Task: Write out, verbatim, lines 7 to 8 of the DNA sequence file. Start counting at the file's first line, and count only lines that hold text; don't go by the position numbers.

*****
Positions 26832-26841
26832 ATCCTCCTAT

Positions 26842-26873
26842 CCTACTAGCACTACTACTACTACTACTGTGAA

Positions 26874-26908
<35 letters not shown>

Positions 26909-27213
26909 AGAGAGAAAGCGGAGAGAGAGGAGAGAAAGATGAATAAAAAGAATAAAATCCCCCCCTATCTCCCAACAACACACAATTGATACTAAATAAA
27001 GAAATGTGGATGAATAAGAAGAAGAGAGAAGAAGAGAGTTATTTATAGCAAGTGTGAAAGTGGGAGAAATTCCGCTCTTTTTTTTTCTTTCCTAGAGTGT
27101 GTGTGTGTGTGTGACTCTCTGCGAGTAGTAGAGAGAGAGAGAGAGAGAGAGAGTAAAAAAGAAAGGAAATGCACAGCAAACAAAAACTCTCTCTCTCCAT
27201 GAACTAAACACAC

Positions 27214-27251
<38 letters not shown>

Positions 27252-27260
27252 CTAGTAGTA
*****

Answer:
Positions 26909-27213
26909 AGAGAGAAAGCGGAGAGAGAGGAGAGAAAGATGAATAAAAAGAATAAAATCCCCCCCTATCTCCCAACAACACACAATTGATACTAAATAAA